If you look to old movies and television shows from your youth, we should all be zooming around in flying cars and letting our robots handle the mundane tasks around the house. But while we haven’t quite made it to those futuristic times, there continues to be ongoing interest in the world of autonomous vehicle (AV) technology and the benefits it could bring to the industry — from increasing safety, efficiency and productivity, to improving driver working conditions and helping to solve driver shortages.
In the Class 8 tractor world, this is anything but a new concept, with some OEMs testing prototypes for five or more years. In 2015, Daimler Trucks North America invited a handful of truck media members — including myself — and journalists from around the world to Las Vegas to experience its Inspiration Truck. After seeing it theatrically cross the Hoover Dam, we all got a closer look at the Level 3 autonomous truck at Las Vegas Motor Speedway the next day. After a short intro and walkaround, I was in the cab of this high-tech marvel of the modern age — and a little nervous to be honest. Taking the truck for a few passes around the track seemed fine, but we quickly took to the street and then a stretch of Nevada highway. And before I knew it, the driver hit a button, released the wheel, and let the truck do the driving for a few minutes.
Autonomous Technology Needs OEMs and Legislation in Sync
And DTNA is not alone in this venture, OEMs and tech companies alike are dipping their toes in the autonomous pond. Google’s Project Chauffer, a 2008 project that included seven self-driving cars making their way around the country without much fanfare, has evolved into an entirely separate company, Waymo. Currently, the company is working on a pair of autonomous projects: Waymo One, a ride-hailing service, and Waymo Via, a trucking and local delivery service that is currently operational in the Phoenix, Arizona, area.
But for all the hype surrounding this futuristic tech, there is something that will inevitably need to go along with it — regulation. According to the Governors Highway Safety Association, 38 states and the District of Columbia have passed some form of autonomous vehicle legislation or executive order. While some states allow for the Level 5 deployment of a commercial motor vehicle as long as there a driver behind the wheel, others only allow for testing of the technology. In all, five states have approved a study on the technology to define key terms/state contacts or authorize funding; 12 have simply approved testing; 16 states and the District of Columbia have permitted full deployment; and 18 states now allow for the testing or deployment of autonomous vehicles without a driver behind the wheel.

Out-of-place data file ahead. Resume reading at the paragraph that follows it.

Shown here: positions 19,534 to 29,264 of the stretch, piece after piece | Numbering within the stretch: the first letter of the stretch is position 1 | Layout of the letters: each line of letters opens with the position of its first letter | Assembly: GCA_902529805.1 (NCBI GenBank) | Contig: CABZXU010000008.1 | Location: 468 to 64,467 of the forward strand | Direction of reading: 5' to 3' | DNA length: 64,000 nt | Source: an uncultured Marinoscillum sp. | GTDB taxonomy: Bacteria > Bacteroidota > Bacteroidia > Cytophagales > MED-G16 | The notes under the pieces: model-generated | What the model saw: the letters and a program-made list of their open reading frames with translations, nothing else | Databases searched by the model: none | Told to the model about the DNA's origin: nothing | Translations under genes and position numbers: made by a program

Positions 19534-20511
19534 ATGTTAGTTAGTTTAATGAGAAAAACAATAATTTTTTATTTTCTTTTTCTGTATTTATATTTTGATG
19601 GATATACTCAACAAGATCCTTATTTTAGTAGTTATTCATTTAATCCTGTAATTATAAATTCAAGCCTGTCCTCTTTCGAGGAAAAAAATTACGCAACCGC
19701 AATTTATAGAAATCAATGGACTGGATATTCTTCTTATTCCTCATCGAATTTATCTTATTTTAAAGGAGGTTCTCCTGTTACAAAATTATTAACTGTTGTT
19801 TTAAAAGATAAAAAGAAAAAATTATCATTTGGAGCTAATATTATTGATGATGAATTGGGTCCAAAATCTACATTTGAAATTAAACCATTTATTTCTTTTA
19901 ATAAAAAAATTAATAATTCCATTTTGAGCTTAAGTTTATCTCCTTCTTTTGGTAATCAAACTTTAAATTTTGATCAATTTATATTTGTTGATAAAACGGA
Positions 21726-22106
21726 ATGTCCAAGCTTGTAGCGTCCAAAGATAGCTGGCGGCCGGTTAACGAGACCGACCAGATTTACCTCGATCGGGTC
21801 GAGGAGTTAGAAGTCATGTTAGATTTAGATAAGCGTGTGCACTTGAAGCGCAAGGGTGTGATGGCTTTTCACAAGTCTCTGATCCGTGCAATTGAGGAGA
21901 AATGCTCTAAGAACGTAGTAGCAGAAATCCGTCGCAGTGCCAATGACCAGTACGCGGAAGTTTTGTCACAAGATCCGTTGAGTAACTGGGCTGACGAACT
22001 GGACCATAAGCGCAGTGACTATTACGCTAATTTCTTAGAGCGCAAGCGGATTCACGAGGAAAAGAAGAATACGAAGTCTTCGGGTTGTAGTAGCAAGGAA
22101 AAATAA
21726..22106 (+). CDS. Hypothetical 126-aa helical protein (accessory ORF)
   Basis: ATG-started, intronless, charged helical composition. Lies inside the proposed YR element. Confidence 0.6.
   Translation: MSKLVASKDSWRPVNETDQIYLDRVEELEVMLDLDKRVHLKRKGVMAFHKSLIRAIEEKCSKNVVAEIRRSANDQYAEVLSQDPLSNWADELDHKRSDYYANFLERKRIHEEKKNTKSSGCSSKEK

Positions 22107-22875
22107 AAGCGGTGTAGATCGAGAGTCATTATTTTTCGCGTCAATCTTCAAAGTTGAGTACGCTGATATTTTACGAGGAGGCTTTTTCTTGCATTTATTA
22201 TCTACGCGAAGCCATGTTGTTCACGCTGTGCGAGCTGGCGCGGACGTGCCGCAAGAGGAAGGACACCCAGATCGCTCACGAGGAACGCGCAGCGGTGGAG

Drivers and Public Perception Needed
And what about cost? While there might be a day where the commercial driver retention/recruitment problem is solved with fully autonomous trucks, until then you will need both the tech and the tenant in place to ensure that one is watching the other. Drivers will need to be in the cab and ready to take control throughout the developmental process of this technology. The combination of these two could inevitably increase the overall cost of moving goods in the short run, and in an industry that operates on paper thin margins already, this could be a major barrier to adoption.
Public perception could also stall the acceptance and utilization of autonomous tech. According to a survey by Partners for Automated Vehicle Education, or PAVE, there is an air of skepticism surrounding AVs — close to 75% of respondents do not think AV tech is ready to hit the streets and about the same do not believe the rewards outweigh the risks. That’s why we need organizations like PAVE to dispel myths and create an open and honest forum for discussion on the topic of AVs. Described as a group that pushes education over advocacy, this collection of industry representatives, nonprofits, and academics offers policymakers, the media, and the public at large insight into the advantages and challenges surrounding AV acceptance. This axiom is supported by one very telling fact garnered from the group’s survey: An overwhelming 60% of respondents said they would trust the technology more if they better understood how it worked.
The Autonomous Future
So, what will the future bring? In my opinion, testing, testing, and more testing. This is not something that the feds, states, and people in general are ready to accept, yet. As with any new vehicle technology, OEMs need to put reliable miles behind it before this is ready for primetime. These are just some of the in-depth topics that I will spotlight in an upcoming series of articles focused on AVs — reaching out to the companies driving technology innovation and keeping readers up-to-date on exciting projects happening throughout North America and beyond.